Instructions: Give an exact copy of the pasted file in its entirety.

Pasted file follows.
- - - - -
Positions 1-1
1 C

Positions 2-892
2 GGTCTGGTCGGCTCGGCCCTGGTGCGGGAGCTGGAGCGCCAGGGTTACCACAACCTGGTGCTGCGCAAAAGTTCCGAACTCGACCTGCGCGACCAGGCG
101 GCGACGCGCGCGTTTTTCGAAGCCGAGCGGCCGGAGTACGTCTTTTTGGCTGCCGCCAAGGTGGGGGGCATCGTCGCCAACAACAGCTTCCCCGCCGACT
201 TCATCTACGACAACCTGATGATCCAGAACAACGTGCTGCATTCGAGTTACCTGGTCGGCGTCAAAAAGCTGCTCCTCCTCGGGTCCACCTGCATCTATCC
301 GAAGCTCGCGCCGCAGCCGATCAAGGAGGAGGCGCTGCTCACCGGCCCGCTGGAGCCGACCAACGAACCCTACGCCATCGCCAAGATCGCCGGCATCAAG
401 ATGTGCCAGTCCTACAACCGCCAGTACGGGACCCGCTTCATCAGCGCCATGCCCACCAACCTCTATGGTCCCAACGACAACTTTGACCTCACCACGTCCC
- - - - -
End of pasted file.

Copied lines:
Positions 1-1
1 C

Positions 2-892
2 GGTCTGGTCGGCTCGGCCCTGGTGCGGGAGCTGGAGCGCCAGGGTTACCACAACCTGGTGCTGCGCAAAAGTTCCGAACTCGACCTGCGCGACCAGGCG
101 GCGACGCGCGCGTTTTTCGAAGCCGAGCGGCCGGAGTACGTCTTTTTGGCTGCCGCCAAGGTGGGGGGCATCGTCGCCAACAACAGCTTCCCCGCCGACT
201 TCATCTACGACAACCTGATGATCCAGAACAACGTGCTGCATTCGAGTTACCTGGTCGGCGTCAAAAAGCTGCTCCTCCTCGGGTCCACCTGCATCTATCC
301 GAAGCTCGCGCCGCAGCCGATCAAGGAGGAGGCGCTGCTCACCGGCCCGCTGGAGCCGACCAACGAACCCTACGCCATCGCCAAGATCGCCGGCATCAAG
401 ATGTGCCAGTCCTACAACCGCCAGTACGGGACCCGCTTCATCAGCGCCATGCCCACCAACCTCTATGGTCCCAACGACAACTTTGACCTCACCACGTCCC